Hickory Motor Speedway just...
Hickory Motor Speedway just completed its 55th consecutive season of competition.
Fifteen minutes before practice begins for the 29th running of the Bobby Isaac Memorial 200, Leila Phillips sits on a lower level of the grandstand at Hickory Motor Speedway. It is 9:45 a.m. on a sunny, already warm, Labor Day.
Phillips has been up since 5 a.m. She and her 28-year-old son, Kimali King, both of Connelly Springs, North Carolina, are here to watch the feature race at this historic short track. Kimali is visiting friends in the infield.
Like many of the fans who will be at this race or the drivers who will compete in it, Leila and Kimali have an indirect connection to Bobby Isaac. Kimali is studying fabrication, welding, and other courses just up the highway at the Bobby Isaac Motorsports Program at Catawba Valley Community College. Leila says Kimali already has a job offer from a Nextel Cup team.
But Kimali's future is not as a driver. "I won't let him drive," she says.
Hickory Motor Speedway is...
Hickory Motor Speedway is in an area known for stock car racing, and many of the local drivers come from families that have been connected to the sport for generations.
The reason is her 1-year-old granddaughter, Sequoia King, who is sleeping in a bassinet next to Leila. A blue umbrella shadows the bassinet. Protective headphones hang from the side of the bassinet, and Leila reaches to slip them onto the head of the sleeping baby. Sequoia smiles but does not awaken.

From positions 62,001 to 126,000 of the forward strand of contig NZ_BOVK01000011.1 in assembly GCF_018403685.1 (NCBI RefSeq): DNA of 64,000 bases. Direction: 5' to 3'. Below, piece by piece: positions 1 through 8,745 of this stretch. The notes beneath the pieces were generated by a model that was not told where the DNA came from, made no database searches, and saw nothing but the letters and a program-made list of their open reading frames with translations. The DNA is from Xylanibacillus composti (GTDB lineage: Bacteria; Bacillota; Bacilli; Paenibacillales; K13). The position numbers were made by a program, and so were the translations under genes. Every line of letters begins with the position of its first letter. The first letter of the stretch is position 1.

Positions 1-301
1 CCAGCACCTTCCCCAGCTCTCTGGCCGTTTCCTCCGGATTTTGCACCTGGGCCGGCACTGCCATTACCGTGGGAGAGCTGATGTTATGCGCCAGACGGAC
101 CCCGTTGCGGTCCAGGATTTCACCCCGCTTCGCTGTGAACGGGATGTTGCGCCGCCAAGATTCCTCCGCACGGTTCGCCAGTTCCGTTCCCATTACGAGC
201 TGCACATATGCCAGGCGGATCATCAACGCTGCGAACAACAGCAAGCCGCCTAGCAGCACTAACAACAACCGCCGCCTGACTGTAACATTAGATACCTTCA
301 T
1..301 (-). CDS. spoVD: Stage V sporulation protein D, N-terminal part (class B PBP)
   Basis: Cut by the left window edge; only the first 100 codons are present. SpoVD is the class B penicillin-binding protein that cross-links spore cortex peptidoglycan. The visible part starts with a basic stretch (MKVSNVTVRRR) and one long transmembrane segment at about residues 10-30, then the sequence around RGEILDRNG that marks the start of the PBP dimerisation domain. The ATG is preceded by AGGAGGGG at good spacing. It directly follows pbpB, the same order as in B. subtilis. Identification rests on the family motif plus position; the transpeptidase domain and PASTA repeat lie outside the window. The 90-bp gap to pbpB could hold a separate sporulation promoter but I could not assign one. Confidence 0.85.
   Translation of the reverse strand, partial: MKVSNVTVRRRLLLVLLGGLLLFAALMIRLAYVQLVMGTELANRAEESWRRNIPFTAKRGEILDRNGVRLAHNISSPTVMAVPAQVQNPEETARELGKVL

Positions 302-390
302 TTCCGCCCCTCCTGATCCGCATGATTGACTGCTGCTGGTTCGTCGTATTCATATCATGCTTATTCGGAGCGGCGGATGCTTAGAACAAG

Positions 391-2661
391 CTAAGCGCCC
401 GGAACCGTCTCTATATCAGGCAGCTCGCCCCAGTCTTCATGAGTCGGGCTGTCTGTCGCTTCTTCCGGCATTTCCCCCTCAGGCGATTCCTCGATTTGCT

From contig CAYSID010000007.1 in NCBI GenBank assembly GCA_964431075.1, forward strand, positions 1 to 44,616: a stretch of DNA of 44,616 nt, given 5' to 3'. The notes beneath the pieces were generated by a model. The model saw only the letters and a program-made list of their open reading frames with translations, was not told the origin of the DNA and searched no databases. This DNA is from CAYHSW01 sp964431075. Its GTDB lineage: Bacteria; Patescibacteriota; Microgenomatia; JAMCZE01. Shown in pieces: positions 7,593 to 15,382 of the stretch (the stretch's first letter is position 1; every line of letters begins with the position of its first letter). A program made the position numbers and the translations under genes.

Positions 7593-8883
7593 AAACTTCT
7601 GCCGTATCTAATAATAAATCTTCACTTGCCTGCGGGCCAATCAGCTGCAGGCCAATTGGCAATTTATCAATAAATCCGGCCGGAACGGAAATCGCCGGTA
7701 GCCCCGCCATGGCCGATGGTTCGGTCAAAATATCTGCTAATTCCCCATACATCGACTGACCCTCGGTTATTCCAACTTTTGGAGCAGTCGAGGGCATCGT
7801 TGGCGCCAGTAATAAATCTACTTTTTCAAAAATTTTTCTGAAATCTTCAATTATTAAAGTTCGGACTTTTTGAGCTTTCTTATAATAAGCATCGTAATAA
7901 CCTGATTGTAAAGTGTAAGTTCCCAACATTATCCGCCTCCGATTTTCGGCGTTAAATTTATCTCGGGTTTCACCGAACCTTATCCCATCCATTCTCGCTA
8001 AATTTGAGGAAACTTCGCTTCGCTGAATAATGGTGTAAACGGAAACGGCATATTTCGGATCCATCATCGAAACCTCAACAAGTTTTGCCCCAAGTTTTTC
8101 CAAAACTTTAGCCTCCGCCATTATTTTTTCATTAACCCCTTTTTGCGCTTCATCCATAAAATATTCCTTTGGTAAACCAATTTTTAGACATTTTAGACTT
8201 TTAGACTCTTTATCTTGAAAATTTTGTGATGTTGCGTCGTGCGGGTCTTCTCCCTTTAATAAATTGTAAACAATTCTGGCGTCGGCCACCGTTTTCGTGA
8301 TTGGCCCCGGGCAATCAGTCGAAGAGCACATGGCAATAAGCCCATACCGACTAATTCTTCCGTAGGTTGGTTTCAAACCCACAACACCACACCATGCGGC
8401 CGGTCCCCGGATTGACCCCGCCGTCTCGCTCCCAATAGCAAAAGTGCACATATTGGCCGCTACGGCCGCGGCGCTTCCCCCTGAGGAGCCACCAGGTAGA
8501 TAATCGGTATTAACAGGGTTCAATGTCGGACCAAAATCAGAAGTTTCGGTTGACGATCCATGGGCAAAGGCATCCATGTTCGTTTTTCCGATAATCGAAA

"She could sleep through a tornado," Leila says.
Drivers are about to begin a two-hour practice session. Although the feature race is five hours away, Leila, Sequoia, and Kimali will be here at 3 p.m., as will hundreds more families. They have become part of the tradition of race-loving fans at the track.
"Many drivers grew up hearing...
"Many drivers grew up hearing about Hickory Speedway and the legendary drivers that made their start here, and they get cold chills when they enter," says Sherry Clifton, the track promoter.
Hickory Motor Speedway opened in June 1951. The '05 race season marked the 55th year of competition. The facility is the oldest professional sporting venue in Catawba County, and Catawba is the home county of three champions in NASCAR's top division. Ned Jarrett claimed the title in 1961 and 1965, Dale Jarrett in 1999, and Isaac in 1970.
"Many drivers grew up hearing about Hickory Speedway and the legendary drivers that made their start here, and they get cold chills when they enter," says Sherry Clifton, the track promoter. "And they're racing on the same track where the greats started their careers."
The list of drivers who have raced here is an all-star collection: Junior Johnson and Ralph Earnhardt; Ned Jarrett and Bobby Isaac; Harry Gant and Morgan Shepherd.
The list of drivers who have...
The list of drivers who have competed at the track is impressive.
"Both started their careers here," Clifton says of Gant and Shepherd. "Harry Gant was the Hickory track champion in 1969 and 1973. Morgan never won the track championship but won many races against extremely strong competition."
Dale Jarrett and Dale Earnhardt also raced at Hickory.